It’s hardly a secret that money is going to be in short supply, even in priority areas like education as the Government works to bring the public spending deficit under control. And we all know that cuts will have to be made, although details of where they will fall won’t be finalised until George Osborne and Danny Alexander publish the outcome of the Spending Review next month.
This isn’t a government that believes, like Aeschylus, that “he who learns must suffer”. But it would be idle to assume that some spending decisions won’t have an impact on education, including on informal learning.
And it follows that, unless we are prepared in future to contemplate a choice between the Scylla of learning for the few and the Charybdis of learning on the cheap - which I for one am not - we should look urgently for more creative ways to engage both learners and providers.
That implies, for one thing, making much better use of the local resources we have, engaging a wider range of partners in facilitating learning at community level, and making it easier for grass-roots initiatives to flourish. A good example of the sort of initiative I’m talking about was launched only a couple of weeks ago. The Cafe Culture campaign aims to encourage employers to offer informal learning opportunities at work to their staff. So far, it has involved some 64 companies covering almost two million workers.
The second important message from Transforming Lives that I want to highlight is that there remains enormous demand for informal learning. And I take comfort from that, because a nation that wants to learn is a nation that is going forward rather than backwards.
It’s a nation that’s already, by virtue of its people own free will, taking its future into its own hands. Sometimes the State can play a useful role in that, but most often the impetus comes from individuals.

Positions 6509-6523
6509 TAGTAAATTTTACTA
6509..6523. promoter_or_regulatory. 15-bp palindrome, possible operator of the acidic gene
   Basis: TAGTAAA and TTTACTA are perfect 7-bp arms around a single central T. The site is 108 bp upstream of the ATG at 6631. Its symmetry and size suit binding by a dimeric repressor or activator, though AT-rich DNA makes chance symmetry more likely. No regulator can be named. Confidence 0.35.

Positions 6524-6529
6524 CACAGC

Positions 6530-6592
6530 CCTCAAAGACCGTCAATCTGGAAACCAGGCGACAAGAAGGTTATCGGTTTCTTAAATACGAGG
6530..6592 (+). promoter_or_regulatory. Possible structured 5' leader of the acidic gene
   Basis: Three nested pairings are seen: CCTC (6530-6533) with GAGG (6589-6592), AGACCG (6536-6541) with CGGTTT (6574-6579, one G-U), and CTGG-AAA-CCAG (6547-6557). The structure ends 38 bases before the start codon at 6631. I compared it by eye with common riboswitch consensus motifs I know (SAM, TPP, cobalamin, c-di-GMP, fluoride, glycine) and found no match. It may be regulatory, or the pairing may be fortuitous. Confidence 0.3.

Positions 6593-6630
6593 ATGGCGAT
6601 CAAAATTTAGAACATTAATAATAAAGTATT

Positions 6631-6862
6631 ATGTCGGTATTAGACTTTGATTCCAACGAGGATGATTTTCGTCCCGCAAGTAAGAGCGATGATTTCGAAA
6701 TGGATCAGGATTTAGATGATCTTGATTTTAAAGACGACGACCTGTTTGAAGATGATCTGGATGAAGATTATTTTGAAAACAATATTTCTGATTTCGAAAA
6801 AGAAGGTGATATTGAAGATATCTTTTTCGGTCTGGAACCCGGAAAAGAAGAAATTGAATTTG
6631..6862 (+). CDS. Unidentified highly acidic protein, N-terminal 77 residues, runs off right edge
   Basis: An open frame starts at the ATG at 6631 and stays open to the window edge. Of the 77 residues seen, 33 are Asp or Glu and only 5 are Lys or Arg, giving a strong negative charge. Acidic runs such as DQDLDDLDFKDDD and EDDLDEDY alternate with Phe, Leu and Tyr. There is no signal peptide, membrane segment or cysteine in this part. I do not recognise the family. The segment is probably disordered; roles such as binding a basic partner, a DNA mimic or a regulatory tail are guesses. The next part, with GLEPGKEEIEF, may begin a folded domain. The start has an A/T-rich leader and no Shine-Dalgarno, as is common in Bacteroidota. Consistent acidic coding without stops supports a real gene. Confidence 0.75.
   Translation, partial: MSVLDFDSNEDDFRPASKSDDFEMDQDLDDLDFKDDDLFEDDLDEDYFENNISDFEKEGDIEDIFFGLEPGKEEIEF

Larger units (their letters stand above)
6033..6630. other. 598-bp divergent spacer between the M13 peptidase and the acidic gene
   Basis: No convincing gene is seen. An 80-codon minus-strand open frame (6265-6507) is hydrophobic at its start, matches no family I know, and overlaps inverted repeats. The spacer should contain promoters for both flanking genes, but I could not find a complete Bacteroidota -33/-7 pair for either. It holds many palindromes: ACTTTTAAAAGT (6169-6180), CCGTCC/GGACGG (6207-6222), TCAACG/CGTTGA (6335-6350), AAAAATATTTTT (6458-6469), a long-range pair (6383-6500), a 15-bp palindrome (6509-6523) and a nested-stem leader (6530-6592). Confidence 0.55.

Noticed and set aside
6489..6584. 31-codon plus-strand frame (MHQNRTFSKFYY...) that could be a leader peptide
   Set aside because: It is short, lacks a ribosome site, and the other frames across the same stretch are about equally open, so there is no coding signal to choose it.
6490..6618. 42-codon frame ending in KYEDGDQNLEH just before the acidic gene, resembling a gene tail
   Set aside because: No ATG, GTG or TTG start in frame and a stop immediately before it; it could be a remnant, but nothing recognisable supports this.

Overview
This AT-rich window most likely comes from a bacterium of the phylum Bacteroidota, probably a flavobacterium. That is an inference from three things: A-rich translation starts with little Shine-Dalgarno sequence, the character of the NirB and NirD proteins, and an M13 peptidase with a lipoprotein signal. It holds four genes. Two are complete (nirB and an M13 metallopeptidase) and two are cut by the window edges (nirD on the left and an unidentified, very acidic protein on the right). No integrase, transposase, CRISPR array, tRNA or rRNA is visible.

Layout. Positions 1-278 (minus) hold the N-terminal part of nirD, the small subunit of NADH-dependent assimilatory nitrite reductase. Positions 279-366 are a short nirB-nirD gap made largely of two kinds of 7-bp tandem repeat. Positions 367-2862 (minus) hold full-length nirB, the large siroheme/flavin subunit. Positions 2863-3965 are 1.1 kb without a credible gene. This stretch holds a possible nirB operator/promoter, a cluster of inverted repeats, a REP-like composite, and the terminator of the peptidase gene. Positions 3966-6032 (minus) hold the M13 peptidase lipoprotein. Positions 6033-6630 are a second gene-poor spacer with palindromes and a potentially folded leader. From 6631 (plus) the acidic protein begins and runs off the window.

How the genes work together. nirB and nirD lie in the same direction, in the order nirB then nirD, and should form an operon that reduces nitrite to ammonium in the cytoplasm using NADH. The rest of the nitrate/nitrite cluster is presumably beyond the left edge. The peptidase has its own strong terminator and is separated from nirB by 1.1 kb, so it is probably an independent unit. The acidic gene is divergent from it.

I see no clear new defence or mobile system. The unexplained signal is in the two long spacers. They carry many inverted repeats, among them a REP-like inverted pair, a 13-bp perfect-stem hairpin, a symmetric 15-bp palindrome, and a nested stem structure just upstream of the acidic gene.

There’s literally no limit to the range of forms this can take. From the pub landlord who provides space for the local book club to the employer who makes a room available for the lunchtime learning circle. From the housebound person whose isolation is reduced when they discover email or Facebook to the person with depression who finds relief through art or photography.
These sorts of activities and many others like them make our society a happier and healthier place, and this country a better one in which to live.
The third and final point from the report that I want to highlight follows from the first two. And it’s that the strength of informal adult and community learning stems precisely from its diversity.
Like nature itself, in Pascal’s definition, informal learning is “an infinite sphere, the centre of which is everywhere and the circumference nowhere”. Like the internet, with its profusion of interconnected yet free-standing networks, informal learning might have been designed to survive even the biggest catastrophe.
And that’s perhaps a good point on which to close, because my own long experience of informal adult and community learning has taught me above all else that it has an enviable ability not just to survive, but to adapt and grow. As if to spite those governments that have tried to kill it with neglect as well as those that have tried to kill it with regulation, it not only lives on, but thrives.
Transforming Lives reminds us of all this and of the essential role that adult and community learning must play in creating a better, more inclusive, more content, more confident and, indeed, bigger society.